Horsing around

January 16, 2013

I’m mot sure about all this fuss surrounding hamburgers containing horsemeat. OK, so the Tesco Everyday Value burger containing 29 per cent horse is a little hard to swallow, in every sense. But the other burgers tested only contained traces of horse DNA.

I know, I know. If you buy beef, you should actually get beef. Not horse. And particularly not pig, as that provokes all kinds of religious complications. And we should definitely have no ambiguity in where, or what, our meat is, after all our British beef scandals. But in fact horsemeat is lean and, dare I say it, very tasty.

I went to stay with my lovely godmother in France when I was about nine and I vividly remember being taken to the Boucherie Chevaline. I was crazy about horses at the time, and I remember asking what the red-painted shop with a big horse’s head sign was. I expect I was hoping for riding lessons. But no, inside were slabs of bright fresh meat and that smell of warm sawdust you get in butchers’ shops. I don’t remember whether we bought the meat.  I don’t remember eating it. But I do remember, in my first job, I had to go and stay in a pit of a hotel in Strasbourg while working at the European parliament. One evening, feeling even more exhausted and penniless than usual, I saw a little restaurant close to the hotel and went in. It had a very short menu, and ‘faux fillet’ was the cheapest thing on it. I kind of knew-but-didn’t-know what that really meant. I ordered it anyway. I remember the waiter was a total pest, trying to chat me up, and I had to pretend to be glued to my book to get rid of him. But the steak was very, very good indeed. Delicious, in fact. Yes, it was horse.

So, while horse may not be what Tesco burger consumers ordered, it may actually be rather yummy anyway. And aren’t we being rather silly, with all our taboos about what we will and won’t eat? Apparently, also during my stay in France as a child, I ventured out onto the balcony one day and found two rabbits in a cage. ‘How lovely, what are their names?’ I asked my godmother’s daughter. ‘They’re called ‘Lunch”, she said, in a perfect, Gallic matter-of-fact way. I’ve been told I ran off screaming, but I don’t remember that either. I have since eaten rabbit, though. I’m still  not keen.

The girls and I were talking about it in the car this morning on the way to school. ‘It’s  all just a matter of convention. The Chinese eat dogs, after all, no reason why we shouldn’t eat, say, hamsters,’ I said. Oooops. Too late, I remembered that Child One had had a succession of well-beloved pet hamsters. ‘Hamsters?’ she said. I was braced for an angry barrage, possibly even tears.

‘But there’s not nearly enough meat on a hamster,’ she said. Maybe she has French blood?

A French boucherie chevaline, or horse butchers

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  • Addy January 16, 2013 at 5:03 pm

    I’ve always thought how funny it is that it is acceptable to eat some animals and not others. I’ll confess to being shocked that they eat dogs and cats in the Far East, yet will eat fluffy lambs, cute pigs and adorable rabbits with no problem. Cows are fine, but horses aren’t. Goats and venison are delicacies, but ponies aren’t. I know if I saw a single one of any of them running around in a field, I would not be able to bring myself to eat them, but somehow cut up on a tray and covered in cling-film in Tescos or Sainsburys divorces them from their origin! Hmm, hamster? Not as much meat as a chicken wing, I am afraid.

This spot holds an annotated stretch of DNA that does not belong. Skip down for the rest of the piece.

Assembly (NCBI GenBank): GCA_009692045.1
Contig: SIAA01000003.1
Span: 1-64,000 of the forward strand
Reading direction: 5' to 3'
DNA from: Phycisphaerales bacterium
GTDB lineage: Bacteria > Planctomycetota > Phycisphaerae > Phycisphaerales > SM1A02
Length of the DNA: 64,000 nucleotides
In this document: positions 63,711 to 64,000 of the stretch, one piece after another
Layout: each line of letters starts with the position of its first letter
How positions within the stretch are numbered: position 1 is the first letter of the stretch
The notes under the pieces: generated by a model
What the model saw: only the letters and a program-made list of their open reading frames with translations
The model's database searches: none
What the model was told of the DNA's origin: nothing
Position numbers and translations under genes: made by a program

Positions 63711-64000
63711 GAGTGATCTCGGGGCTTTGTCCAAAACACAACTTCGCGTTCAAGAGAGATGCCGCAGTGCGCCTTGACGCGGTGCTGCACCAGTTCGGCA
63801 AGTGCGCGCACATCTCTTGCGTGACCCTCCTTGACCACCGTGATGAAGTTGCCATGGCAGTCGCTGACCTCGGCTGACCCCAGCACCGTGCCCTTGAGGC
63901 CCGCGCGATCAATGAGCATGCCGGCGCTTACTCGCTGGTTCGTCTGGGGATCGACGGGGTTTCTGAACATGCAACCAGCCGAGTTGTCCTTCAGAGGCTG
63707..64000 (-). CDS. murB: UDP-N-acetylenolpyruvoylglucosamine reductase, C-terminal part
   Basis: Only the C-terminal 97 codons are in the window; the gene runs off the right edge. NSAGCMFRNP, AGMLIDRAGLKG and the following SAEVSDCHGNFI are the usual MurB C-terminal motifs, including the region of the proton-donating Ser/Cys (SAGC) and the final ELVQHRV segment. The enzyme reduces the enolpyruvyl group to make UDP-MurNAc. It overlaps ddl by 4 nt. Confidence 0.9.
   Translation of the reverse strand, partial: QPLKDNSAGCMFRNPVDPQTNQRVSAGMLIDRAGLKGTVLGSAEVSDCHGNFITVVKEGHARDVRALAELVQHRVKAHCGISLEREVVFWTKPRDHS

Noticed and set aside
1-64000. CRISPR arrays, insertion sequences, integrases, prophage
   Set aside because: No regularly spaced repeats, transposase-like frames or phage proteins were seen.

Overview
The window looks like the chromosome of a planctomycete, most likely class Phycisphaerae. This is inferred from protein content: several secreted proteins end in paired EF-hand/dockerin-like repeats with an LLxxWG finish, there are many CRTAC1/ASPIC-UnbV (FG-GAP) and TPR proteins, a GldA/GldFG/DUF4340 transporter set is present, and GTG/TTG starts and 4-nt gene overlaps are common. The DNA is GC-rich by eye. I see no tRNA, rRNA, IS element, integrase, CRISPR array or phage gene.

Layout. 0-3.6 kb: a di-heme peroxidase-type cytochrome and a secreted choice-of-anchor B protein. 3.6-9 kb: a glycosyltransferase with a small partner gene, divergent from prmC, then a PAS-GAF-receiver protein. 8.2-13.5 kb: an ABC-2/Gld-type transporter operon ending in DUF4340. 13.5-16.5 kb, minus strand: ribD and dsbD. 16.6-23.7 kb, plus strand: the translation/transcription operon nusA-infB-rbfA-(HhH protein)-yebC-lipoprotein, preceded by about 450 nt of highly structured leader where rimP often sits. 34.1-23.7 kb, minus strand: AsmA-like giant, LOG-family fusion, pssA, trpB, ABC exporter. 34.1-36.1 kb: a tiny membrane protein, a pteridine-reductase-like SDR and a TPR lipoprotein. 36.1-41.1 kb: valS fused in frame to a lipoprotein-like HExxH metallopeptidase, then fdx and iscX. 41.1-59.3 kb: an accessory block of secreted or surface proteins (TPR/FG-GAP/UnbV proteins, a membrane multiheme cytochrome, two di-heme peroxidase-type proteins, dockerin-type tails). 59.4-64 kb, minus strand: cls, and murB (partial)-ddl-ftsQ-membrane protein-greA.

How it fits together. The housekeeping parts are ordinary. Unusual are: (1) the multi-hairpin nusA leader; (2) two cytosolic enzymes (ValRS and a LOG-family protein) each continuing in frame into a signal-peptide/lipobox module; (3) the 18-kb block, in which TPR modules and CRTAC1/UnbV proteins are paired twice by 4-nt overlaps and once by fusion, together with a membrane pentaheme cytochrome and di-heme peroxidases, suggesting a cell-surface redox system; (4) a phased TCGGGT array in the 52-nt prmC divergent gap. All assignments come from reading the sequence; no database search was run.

• Dulwich Divorcee January 18, 2013 at 11:59 am

      I’m with you, completely. If I had to kill my own meat, I would definitely be a vegetarian. I don’t even like stuffing a chicken, or putting one in the oven really (they look too much like cats with their clothes off) though I do manage to do a roast, of course! We’ve allowed ourselves to get very squeamish and, dare I say it, a bit hypocritical about meat. Interesting that there hasn’t been a huge amount of outrage about the horsemeat – maybe people are more willing to try cheaper cuts while times are hard?!

  • janerowena January 18, 2013 at 6:25 pm

    In my late teens I went to stay with belgian friends. One night we went out to see a band and afterwards stopped off at what I thought was a fish and chip van. I wasn’t really paying attention to what was ordered as I was too busy nattering, so was surprised to be handed a cone made of card filled with a very thick and delicious stew, with a wooden fork, accompanied by another cone full of chips. Yes – they had horsemeat and chips. It was, as you say, delicious. As I had a pony I felt an absolute traitor. I wouldn’t search it out, but I would certainly eat it again if presented with some.

    • Dulwich Divorcee January 19, 2013 at 11:15 pm

      You had a pony – lucky you! That was my absolute dream as a tween/teenager. I never even had riding lessons (insert violin music here). But, as you say, horsemeat is pretty delicious! Oh, the moral dilemma …. at least we’re not living in France or Belgium so don’t have to wrestle with our consciences too much. I hope you had mayonnaise with the chips too 🙂